Cherry Yiwei Qi is a current student in the RMIT Master of Communication Design. One of her studio projects, a visual identity for Program Records, a startup record pressing company, was recently selected for implementation, and she recently completed an RMIT-facilitated intership with the City of Melbourne. This short Q&A gives some insights into her experiences of the program and of studying in Melbourne.
What did you study in your undergrad and what led you to the Master of Communication Design at RMIT University?
— My undergrad study was a BA of Visual Communication Design. I spent three years studying with Raffles Design Institute in both Shanghai and Sydney campuses from 2012 to 2014, and then I transferred to Billy Blue College of Design in Sydney for the next half year, until mid-2015. Compared with other students, I think my undergrad experience was pretty dramatic and challenging, due to the cultural transitions across countries and colleges. It was quite scary in the beginning, but eventually I realised I sort of enjoy relocating and getting started in a new environment. I guess, to conclude, curiosity and a firm willingness to get out of my comfort zone are what led me to my third home, Melbourne, to continue my Master of Communication Design studies at RMIT University. Also, Melbourne is a perfect city that combines art, culture and COFFEE! I go where coffee goes, of course!
What advice do you have for international students interested in studying the Master of Communication Design at RMIT University?
— First of all, you should recognise your identity here as an international student, and that you are going to experience a lot of new things and learn from Australian culture and academic disciplines over a couple of years. On top of that, I would say being open-minded and adventurous as a hunter are two core values for international students interested in undertaking the program.
— Also, meeting and talking to creative minds from diverse cultural backgrounds and professions in the studio will help you perhaps to form a more holistic understanding and knowledge in both design theory and practice. Also, international students are highly encouraged to get out of their comfort zone and share critical opinions to other fellow students bravely. The staff and others students respect all voices, as long as you speak up. It will be beneficial for both parties who could contribute with their own point of uniqueness that may draw from their origins and valuable experiences.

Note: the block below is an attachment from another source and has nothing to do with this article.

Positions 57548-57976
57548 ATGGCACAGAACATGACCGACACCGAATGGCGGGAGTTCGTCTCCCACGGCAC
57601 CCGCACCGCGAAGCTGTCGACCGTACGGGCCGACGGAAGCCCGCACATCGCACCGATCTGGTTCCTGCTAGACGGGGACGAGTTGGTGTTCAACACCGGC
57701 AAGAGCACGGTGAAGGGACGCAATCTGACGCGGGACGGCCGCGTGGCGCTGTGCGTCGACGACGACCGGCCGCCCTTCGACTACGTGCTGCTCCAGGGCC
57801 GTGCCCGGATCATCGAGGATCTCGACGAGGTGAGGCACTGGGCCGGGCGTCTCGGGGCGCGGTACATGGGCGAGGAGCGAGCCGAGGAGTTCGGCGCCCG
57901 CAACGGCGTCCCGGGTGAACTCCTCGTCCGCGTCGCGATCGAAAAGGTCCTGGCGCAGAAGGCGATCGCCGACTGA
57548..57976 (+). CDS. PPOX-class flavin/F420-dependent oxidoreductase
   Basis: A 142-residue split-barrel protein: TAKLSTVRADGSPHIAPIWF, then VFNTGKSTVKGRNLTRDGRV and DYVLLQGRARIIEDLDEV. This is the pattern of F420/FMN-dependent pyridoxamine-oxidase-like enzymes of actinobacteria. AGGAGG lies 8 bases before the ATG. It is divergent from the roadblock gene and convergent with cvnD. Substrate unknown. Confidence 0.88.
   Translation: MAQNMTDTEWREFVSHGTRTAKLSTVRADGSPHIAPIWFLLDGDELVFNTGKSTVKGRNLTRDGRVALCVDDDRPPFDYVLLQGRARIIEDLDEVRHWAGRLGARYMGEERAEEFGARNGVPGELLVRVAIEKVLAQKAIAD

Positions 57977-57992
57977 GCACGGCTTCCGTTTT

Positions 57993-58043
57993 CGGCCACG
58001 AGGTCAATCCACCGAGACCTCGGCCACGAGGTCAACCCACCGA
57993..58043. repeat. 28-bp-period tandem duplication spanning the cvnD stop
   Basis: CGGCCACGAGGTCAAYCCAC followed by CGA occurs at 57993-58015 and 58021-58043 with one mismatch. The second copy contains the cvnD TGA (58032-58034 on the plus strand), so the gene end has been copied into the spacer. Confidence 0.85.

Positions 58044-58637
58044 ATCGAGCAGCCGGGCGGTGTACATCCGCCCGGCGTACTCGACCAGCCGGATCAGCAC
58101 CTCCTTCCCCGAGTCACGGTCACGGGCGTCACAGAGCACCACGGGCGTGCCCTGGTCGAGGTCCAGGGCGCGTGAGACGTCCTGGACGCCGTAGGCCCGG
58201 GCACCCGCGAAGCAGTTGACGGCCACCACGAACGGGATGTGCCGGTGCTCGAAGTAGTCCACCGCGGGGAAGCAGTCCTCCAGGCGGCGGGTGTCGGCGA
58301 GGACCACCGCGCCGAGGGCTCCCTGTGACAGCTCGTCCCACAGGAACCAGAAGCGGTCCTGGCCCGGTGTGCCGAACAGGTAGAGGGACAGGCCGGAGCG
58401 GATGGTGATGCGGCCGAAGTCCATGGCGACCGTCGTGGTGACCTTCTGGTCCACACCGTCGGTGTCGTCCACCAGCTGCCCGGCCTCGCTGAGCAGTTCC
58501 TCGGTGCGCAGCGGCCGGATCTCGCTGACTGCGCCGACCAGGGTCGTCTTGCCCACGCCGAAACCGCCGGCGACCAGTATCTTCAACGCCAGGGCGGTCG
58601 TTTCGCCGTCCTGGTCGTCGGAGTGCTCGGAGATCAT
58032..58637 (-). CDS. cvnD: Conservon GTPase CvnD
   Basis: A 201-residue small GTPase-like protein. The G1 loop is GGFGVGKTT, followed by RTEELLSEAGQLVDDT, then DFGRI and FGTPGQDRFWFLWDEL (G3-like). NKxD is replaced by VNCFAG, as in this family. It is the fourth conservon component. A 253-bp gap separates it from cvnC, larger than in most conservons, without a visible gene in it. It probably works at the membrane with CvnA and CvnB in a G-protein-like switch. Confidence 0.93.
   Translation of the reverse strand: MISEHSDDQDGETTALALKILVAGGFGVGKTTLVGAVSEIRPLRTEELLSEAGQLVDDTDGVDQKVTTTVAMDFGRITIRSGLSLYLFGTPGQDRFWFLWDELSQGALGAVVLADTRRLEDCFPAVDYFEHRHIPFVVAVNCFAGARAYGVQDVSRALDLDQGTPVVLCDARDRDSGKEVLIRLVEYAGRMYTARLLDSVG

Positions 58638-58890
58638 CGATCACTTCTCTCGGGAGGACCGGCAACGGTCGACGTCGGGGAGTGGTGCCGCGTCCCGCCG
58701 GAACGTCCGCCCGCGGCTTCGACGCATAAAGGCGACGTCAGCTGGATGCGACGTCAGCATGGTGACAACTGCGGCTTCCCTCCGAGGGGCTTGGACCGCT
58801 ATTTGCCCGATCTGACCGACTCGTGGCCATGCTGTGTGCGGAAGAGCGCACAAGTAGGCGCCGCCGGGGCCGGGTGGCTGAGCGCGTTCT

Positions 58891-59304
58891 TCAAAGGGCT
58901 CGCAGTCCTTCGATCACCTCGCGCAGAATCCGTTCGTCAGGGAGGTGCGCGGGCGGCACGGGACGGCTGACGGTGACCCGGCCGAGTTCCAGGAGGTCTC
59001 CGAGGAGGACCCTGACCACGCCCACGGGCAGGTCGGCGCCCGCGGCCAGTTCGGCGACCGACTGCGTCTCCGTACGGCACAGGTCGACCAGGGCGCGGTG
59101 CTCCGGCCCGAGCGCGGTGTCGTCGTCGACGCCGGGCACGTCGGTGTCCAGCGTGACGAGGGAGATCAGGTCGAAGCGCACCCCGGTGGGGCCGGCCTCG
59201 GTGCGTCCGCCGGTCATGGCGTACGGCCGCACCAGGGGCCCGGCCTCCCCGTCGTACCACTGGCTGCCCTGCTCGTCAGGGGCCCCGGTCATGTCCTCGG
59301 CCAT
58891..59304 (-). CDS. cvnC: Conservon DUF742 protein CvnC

— Lastly, I would point out that the Master of Communication Design offers quite a lot of exciting opportunities to allow international students to be part of the community and the industry, and to get some valuable experience or skills, such as work-integrated learning opportunities, the RMIT Mentor Program, etc. So don’t stay cool (hey, I know you are shy sometimes), just be adventurous and always put your hands up.
What is the community like within the program? Have you made valuable contacts with other students and industry guests?
— The Master of Communication Design is now growing into a multi-cultural, inclusive and supportive community of current communication design students and alumni. We have a whole-of-discipline lecture series every week for undergraduate and postgraduate students to get fresh insights and connections from the industry. Lecturers within the program are experienced and generous enough to offer tips and experience to the students. Sometimes, there are chances that students could go and visit lecturers’ own studios on specific Masters studio briefs.
— Also, there is a funny situation I remember, after a whole-of-discipline lecture, ‘Thinking images: illustration in graphic design’, in my first semester, in 2016. Me and one of the guest speakers, the illustrator Cara McRae, hugged with laughter after the lecture in the restroom because we turned out to be ‘instagramates’, as I told her that I’d been following her Instagram for ages, since undergrad. I think I must have just looked like a little fan to her at that moment. Whatever. And we still stay in contact through Instagram from time to time. It was an interesting and unexpected connection, but amazingly brought us into more and more conversations in the virtual world. Quite unique.
Did you use the skills you have learned in the Master of Communication Design in your internship at City of Melbourne?
— Strategic thinking and experimentation are two main skills that I have gained from the Master of Communication Design. Increasingly, I realise a role as a ‘content builder’ is very suitable for me, as compared to just being a ‘graphic designer’, especially on the data-driven projects, when you have freedom to design the narratives and to structure complex information.
Images © Cherry Yiwei Qi